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Today, everybody agrees on the positive impact of personalization, for consumers and businesses alike. From simple demographic based website personalization to comprehensive behavioral based multichannel personalization, every step towards a more personalized experience is a step in the good direction.

omnichannel personalization

Having said that, how do you do personalization right? Which strategy is the right one for your audience and your business? What is the line between a creepy personalization and a personalization that really enhances the experience — and serves your bottomline?

This past July, we announced Algolia Summer ‘19 feature launch, enabling businesses of all sizes to deliver fast, tailored and personalized experiences across any channel.

Today, as we unveil the General Availability of our Personalization Simulator, we’d like to double down on the importance of  total visibility and control of your personalization strategy.

Common personalization pitfalls

Personalization done wrong is worse than no personalization at all. Poor implementation has the potential to annul every uplift brought by personalization. Or even worse, damage the experience and drive your users and shoppers away from your brand. Here are key pitfalls to watch out for.

  • Improper data management. Let’s take data. A personalized experience is only as good as the data it relies on. But with this indispensable data come colossal responsibilities for businesses using it to drive their personalized experiences. Data collection should be transparent and based on consumers opt-in. Data storage and processing should comply with the highest security standards. Data should be used for very specific, clearly stated purposes. Handling data leaves no room for approximation: not only it can quickly be unlawful, but also demolish any trust consumers had in your company. 75% of consumers said that if they don’t trust a company to protect their data they won’t buy from them no matter how great their products are.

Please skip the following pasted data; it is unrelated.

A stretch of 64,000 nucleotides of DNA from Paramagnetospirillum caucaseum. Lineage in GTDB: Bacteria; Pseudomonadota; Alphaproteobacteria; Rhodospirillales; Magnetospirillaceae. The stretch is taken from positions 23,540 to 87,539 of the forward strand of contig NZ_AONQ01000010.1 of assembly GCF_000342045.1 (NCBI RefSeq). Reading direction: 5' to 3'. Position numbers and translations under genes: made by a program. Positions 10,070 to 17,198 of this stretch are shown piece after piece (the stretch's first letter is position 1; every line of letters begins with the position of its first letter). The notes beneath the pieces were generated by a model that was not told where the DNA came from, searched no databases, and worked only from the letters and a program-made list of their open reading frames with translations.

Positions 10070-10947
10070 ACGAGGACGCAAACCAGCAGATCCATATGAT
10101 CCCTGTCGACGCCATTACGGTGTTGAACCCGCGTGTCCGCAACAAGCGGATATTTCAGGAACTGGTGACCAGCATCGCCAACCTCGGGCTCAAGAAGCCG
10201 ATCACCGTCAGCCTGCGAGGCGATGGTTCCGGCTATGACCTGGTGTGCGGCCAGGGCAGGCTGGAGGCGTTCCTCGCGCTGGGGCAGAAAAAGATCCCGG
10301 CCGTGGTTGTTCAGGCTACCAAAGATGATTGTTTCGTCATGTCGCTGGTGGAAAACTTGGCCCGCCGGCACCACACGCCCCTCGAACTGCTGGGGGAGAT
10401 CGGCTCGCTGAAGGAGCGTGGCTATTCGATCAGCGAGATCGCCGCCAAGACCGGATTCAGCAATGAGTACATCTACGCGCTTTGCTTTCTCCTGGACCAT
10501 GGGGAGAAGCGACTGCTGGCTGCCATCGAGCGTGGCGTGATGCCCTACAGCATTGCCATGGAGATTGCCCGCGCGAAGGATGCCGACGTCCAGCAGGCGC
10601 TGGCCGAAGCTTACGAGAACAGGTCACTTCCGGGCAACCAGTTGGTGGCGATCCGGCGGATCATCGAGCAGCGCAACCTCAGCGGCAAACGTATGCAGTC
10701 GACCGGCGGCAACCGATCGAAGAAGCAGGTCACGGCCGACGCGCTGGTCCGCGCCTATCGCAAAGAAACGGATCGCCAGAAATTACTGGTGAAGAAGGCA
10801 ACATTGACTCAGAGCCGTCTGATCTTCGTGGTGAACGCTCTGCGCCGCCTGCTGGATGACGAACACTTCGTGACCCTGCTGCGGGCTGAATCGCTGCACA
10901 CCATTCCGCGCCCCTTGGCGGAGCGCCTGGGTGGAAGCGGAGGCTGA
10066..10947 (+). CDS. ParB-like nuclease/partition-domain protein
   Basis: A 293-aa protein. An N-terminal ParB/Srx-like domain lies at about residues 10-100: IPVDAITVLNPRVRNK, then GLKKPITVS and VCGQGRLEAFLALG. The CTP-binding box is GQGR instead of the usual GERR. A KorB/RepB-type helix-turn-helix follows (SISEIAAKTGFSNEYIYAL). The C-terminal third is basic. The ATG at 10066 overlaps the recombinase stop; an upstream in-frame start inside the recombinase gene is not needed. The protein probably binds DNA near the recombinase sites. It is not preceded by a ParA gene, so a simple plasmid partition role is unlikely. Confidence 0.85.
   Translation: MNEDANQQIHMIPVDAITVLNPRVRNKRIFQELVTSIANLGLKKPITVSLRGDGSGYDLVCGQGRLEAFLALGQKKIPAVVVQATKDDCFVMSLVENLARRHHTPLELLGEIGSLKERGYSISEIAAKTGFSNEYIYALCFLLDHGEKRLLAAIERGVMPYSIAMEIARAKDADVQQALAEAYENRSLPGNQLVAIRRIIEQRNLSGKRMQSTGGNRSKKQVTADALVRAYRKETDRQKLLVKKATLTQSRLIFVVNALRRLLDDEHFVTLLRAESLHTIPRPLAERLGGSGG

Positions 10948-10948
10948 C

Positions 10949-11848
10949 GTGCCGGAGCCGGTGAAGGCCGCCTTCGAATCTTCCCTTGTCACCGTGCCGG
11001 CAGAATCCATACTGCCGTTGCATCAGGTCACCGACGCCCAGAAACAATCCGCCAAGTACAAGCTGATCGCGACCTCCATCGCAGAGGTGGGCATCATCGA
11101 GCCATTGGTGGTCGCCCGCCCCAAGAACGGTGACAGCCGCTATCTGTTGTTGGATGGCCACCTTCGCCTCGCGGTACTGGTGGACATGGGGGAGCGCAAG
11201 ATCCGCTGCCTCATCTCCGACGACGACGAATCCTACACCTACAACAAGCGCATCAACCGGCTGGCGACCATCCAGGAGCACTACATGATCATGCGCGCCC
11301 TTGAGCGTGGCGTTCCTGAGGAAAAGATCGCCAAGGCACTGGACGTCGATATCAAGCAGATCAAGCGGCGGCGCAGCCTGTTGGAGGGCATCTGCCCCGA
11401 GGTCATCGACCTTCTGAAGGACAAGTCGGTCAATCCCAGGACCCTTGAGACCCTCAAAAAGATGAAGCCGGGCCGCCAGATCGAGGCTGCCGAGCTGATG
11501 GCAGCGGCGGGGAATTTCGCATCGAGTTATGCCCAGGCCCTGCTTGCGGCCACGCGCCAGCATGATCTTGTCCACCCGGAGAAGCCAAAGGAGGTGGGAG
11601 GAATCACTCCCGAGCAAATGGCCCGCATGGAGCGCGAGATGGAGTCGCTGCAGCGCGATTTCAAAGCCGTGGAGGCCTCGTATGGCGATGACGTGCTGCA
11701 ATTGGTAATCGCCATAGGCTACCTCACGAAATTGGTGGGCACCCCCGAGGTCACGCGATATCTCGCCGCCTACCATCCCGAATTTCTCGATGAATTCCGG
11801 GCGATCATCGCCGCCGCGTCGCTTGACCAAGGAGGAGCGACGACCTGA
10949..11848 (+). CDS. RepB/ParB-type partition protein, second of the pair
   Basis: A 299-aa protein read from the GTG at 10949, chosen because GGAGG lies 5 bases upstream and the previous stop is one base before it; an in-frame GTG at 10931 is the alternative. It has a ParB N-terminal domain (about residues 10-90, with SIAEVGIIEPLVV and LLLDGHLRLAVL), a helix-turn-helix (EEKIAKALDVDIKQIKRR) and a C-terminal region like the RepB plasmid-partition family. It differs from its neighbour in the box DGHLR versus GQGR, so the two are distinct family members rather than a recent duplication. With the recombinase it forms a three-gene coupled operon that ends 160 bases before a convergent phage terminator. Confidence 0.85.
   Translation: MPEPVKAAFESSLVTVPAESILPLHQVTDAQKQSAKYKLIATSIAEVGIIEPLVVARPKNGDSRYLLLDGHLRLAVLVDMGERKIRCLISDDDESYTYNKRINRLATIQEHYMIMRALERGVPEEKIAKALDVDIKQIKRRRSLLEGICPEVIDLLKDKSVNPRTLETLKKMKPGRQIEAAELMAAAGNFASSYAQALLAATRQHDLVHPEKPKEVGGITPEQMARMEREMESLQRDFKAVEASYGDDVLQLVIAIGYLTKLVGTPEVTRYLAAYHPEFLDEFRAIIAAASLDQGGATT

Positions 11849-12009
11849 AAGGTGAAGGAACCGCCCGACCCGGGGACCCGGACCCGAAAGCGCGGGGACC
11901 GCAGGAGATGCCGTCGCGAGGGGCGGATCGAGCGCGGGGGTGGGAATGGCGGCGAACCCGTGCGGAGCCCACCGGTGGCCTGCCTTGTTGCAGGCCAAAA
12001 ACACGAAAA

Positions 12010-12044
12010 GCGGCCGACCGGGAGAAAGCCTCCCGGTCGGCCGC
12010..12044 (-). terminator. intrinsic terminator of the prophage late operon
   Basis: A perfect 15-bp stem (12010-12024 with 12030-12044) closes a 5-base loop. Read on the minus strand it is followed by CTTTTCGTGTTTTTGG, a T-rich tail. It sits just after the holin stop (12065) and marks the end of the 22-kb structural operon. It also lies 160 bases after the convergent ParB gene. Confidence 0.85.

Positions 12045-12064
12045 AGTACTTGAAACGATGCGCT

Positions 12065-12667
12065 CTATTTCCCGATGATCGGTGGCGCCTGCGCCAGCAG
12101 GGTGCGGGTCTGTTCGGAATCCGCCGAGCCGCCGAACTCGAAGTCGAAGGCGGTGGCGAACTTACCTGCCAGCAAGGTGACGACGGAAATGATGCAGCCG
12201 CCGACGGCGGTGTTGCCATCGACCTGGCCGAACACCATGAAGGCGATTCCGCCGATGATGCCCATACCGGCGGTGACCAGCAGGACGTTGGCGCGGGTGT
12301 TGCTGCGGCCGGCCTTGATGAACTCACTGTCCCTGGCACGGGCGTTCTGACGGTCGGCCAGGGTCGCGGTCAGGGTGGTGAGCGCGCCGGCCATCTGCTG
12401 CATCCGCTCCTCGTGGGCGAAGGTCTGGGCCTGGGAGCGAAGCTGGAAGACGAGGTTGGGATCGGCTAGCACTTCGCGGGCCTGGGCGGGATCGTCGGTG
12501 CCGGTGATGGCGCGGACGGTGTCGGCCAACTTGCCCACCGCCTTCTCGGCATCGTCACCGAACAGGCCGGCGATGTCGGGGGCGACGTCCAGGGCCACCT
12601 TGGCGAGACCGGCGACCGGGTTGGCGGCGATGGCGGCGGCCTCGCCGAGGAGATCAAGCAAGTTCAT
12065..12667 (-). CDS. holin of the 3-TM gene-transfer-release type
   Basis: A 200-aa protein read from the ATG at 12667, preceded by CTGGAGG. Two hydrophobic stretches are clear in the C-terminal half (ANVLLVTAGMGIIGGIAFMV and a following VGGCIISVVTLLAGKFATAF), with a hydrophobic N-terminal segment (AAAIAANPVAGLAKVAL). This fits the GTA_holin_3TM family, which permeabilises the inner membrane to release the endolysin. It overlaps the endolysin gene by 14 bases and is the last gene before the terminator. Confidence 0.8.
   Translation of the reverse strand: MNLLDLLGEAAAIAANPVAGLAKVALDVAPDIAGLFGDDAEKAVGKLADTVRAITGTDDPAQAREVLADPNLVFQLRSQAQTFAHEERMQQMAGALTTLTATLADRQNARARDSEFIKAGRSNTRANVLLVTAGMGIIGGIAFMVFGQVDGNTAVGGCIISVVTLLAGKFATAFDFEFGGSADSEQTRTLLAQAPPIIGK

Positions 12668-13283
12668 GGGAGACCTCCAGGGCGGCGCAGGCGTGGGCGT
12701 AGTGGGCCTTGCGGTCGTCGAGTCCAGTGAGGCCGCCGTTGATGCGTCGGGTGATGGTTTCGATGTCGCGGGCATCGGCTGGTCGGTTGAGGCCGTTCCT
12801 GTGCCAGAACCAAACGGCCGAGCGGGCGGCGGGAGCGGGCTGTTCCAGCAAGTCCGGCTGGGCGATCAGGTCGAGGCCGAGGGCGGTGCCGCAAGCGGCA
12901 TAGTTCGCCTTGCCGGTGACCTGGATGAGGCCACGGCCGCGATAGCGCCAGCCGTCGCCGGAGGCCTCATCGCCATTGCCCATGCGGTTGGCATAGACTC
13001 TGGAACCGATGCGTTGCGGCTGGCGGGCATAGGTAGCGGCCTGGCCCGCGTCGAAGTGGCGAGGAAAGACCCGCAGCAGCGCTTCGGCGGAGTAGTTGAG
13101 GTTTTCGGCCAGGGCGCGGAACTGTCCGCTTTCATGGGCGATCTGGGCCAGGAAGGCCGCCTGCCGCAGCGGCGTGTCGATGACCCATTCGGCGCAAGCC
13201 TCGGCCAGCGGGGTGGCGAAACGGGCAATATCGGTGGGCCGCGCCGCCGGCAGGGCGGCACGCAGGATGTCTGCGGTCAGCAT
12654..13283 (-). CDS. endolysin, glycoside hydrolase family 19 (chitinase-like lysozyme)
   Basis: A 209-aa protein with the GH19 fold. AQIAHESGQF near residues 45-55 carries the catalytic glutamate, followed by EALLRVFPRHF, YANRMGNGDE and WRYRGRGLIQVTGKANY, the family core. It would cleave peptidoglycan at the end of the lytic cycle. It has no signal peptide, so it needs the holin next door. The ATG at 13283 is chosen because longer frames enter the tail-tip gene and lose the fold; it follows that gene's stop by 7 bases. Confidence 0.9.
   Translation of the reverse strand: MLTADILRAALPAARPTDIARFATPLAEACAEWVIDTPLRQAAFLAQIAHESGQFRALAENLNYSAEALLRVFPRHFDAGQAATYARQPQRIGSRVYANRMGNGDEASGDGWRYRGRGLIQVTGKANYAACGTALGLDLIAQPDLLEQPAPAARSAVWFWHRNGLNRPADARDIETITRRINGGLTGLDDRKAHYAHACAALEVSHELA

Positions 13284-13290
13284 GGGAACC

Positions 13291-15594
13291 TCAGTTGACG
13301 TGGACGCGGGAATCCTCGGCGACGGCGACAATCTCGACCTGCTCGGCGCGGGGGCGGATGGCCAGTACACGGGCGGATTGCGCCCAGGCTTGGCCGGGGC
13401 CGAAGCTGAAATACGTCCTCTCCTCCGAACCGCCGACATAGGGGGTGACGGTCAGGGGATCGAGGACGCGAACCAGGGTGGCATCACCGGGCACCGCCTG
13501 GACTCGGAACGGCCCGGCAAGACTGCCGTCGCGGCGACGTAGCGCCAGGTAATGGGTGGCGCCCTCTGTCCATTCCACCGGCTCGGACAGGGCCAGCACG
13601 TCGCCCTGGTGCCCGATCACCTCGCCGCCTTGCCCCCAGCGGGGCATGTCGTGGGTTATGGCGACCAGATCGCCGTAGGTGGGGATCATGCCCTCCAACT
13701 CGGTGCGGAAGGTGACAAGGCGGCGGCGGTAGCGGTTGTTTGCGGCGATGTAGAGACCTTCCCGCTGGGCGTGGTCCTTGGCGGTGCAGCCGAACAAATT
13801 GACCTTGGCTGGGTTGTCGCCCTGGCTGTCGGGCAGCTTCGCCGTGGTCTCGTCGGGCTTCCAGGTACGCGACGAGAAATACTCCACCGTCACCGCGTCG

Unfortunately, the complexity doesn’t stop here.

  • Taking into account the wrong variables. A lot of variables can be taken into account to power a personalization strategy, however not all of them are relevant. Imagine Netflix-like use case. One of the parameters the personalization could use to personalize the content surfaced to users is the number of words in the title of the movies. Would it make sense and enhance the experience? Probably not, no matter what state-of-the-art personalization technology you use.
  • Making your personalization…a little too personal. Going further, when not well configured, personalization can become creepy. Personalization that follows consumers across their online activities, outside of a given brand’s properties, or that is too strong, will deter those consumers.  63% of them say they would stop purchasing products and services from companies that take “creepy” marketing too far. A personalization applied too strongly will not serve the experience, but rather constrain it. It will add friction for users to discover and enjoy the breadth of your offering.